In recent years I have been teaching myself to embrace and reframe such conflicting feelings. Seemingly opposite feelings can coexist in one brain, and sometimes just changing the BUT to an AND makes it feel more kind to myself than conflicting: I feel lucky for what I have, BUT I still want more versus “I feel lucky for what I have, AND it’s valid for me to want more in some areas of my life and to continue self-improvement.” It can also sometimes be paralyzing.

I admit I may be a bit histrionic in characterizing this feeling as one of slow impending doom. Speaking of conflicting feelings, it is both that (scary) AND also kind of exciting. I guess the unknown is often scary and exciting.

Feeling like my body is changing without my approval

At my most recent annual doctor’s visit, my primary care physician notified me that I would need screening mammograms starting next year after I turn 40.


(Pan to the protagonist, who looks directly at the camera with wide eyes, “mAmmÔgRam” echoing and repeating at 0.25x speed on the audio track)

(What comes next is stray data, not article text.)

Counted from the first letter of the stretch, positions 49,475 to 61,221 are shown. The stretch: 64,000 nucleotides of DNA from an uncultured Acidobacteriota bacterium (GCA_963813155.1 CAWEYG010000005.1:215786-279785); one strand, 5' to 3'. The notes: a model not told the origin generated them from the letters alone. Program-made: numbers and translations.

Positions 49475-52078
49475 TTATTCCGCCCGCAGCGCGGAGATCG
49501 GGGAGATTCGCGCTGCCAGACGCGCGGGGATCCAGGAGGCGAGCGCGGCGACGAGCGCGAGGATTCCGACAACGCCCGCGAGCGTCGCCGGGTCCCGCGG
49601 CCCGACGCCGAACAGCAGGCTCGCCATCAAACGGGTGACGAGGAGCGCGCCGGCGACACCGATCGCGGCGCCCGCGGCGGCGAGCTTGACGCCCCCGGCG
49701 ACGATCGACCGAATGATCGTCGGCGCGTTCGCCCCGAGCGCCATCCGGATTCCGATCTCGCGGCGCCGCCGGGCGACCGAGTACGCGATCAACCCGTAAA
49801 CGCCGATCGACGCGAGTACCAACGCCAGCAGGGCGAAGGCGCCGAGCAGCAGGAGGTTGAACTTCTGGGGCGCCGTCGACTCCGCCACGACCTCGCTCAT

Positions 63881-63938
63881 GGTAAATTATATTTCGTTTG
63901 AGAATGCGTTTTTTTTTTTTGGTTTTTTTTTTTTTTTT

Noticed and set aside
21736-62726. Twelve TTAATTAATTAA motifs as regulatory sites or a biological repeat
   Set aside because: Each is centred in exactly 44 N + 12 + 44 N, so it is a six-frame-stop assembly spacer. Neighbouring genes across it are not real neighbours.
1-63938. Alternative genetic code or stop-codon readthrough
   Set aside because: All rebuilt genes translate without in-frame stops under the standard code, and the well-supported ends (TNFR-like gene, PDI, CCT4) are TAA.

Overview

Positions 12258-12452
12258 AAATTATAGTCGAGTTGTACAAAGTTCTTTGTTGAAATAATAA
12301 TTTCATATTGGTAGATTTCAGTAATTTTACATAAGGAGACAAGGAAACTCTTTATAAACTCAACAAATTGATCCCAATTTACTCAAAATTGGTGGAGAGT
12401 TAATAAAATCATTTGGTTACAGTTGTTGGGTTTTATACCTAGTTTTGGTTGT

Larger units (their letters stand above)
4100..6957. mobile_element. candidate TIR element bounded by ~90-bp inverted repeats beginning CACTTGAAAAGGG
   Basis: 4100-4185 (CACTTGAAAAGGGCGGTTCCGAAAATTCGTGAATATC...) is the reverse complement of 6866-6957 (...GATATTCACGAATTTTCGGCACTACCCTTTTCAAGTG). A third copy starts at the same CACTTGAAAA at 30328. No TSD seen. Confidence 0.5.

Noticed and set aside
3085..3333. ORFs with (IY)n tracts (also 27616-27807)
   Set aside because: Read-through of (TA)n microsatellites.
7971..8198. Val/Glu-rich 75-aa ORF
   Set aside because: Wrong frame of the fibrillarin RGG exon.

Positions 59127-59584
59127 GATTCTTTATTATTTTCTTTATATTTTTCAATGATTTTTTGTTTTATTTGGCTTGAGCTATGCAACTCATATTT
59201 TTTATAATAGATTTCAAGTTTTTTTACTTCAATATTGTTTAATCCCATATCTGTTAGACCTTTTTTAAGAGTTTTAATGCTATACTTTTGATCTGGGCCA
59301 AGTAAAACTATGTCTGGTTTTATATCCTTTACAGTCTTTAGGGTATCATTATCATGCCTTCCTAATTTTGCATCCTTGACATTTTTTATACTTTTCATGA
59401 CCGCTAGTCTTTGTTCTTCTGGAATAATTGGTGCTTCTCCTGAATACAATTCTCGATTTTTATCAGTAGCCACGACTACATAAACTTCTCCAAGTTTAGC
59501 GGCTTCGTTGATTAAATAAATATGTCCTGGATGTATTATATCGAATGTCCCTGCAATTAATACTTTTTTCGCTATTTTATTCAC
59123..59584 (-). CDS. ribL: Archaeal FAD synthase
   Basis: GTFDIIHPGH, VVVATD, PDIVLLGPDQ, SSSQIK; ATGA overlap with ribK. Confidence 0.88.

We also talked about menopause (“mENopäu$e”) and routine colon cancer screening (“c0LonóScoPy”), both of which are also on the horizon for me, and it was all kind of overwhelming. I believe there’s a trope about previously healthy adults starting to complain about health and health problems after a certain age, and I have to say (agnostic of me previously working in healthcare and caring for sick people, which I think is a slightly different beast than what Im referring to here)… I get it. It’s all true. You young people DO take your youth and health and good looks for granted and my lower back DOES hurt at baseline now and I AM farting more for no reason and get your damn skateboards off my lawn!

My lipid panel and hemoglobin A1c were also the worst they’ve ever been, though when I say “worst they’ve ever been” I mean they were still within the normal range and as a friend very astutely put it, it’s like my blood work has always been an A+ and now that it’s an A–, that’s what’s really bothering me… but it did scare me enough that I hard pivoted to an entirely plant-based diet. For about four days. Then I realized that I enjoy all types of food too much for that to be sustainable—but in the past few months I have been more intentional about consistently eating more plant-based meals (at least one a day), and while I still indulge in my favorite comfort foods (I did not write a whole love letter to sandwiches just to break up with them a month later!!!!), I definitely try to savor them more and make it more special than just “hey, it’s Tuesday, how about a fried chicken sandwich and a hot dog to round out the day?”